Examining European History from a new perspective
The Treaty of Versailles was signed on June 28, 1919. That summer marked the beginning of two contrasting historical developments. One movement that gathered momentum advocated for peaceful international solutions and justice and for the rescue of the victims, especially those of the Armenian Genocide and other mass atrocities. First steps of international justice were debated, the first High Commission for Refugees was created by the League of Nations. On the other hand, a contrasting moment set the ideological foundations of the worst atrocities the century was yet to
In this regard, the conference sits at the intersection of two burgeoning fields of historical inquiry: the history of humanitarianism and international justice, on the one hand, and the history of political violence and radical political ideology in the interwar period, on the other. It aims to explore how these contrasting movements were affected by the atrocities of World War I and by the Treaties that ended the war (from Versailles to Lausanne), and what part they eventually played in political thinking in Europe.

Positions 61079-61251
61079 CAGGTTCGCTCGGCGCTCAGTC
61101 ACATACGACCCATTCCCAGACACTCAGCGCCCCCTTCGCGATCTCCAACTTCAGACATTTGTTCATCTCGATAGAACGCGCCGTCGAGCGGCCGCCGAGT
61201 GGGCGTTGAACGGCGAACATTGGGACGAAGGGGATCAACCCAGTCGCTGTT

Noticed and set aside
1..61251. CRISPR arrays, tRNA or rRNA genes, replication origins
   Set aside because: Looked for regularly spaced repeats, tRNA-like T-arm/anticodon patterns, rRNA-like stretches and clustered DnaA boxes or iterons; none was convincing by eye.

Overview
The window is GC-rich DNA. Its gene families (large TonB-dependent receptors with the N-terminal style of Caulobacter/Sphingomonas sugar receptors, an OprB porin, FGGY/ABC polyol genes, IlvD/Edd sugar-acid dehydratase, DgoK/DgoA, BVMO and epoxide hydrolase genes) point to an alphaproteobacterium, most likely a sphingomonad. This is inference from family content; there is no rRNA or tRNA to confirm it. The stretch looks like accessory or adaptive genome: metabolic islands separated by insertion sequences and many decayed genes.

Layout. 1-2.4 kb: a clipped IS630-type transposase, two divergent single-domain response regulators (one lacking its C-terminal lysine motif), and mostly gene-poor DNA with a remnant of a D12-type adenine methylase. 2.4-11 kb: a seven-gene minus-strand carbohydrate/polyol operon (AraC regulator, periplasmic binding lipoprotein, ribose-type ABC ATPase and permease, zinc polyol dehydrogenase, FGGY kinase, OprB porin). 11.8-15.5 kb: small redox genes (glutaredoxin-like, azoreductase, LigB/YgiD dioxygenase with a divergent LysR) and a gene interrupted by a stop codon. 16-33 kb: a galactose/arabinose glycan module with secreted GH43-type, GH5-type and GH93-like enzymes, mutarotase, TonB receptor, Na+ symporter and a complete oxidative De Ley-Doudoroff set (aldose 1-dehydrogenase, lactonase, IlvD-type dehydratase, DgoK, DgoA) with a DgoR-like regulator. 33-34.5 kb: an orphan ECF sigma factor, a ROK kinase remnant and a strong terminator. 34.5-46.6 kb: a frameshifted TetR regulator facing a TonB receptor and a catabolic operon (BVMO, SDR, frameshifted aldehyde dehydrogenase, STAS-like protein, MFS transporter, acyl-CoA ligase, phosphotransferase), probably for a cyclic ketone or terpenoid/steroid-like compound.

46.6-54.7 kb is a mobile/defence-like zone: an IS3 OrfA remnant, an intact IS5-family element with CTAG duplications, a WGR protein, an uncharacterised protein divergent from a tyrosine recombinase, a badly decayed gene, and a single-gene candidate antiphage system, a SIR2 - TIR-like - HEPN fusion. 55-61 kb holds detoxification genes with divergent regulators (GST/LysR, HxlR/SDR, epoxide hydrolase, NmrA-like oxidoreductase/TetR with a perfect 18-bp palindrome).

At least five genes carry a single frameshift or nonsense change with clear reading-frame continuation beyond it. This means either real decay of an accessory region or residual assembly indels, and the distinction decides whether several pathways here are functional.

Phiren Amenca, in collaboration with the European Union of Jewish Students and the Lepsius House Potsdam, is a partner of the Armenian General Benevolent Union Europe in the project “Genocide and International Justice after 1919” funded by the Europe for Citizens Programme.
Find out more about the project and register for the conference at https://www.genocideandjusticeafter1919.com/conference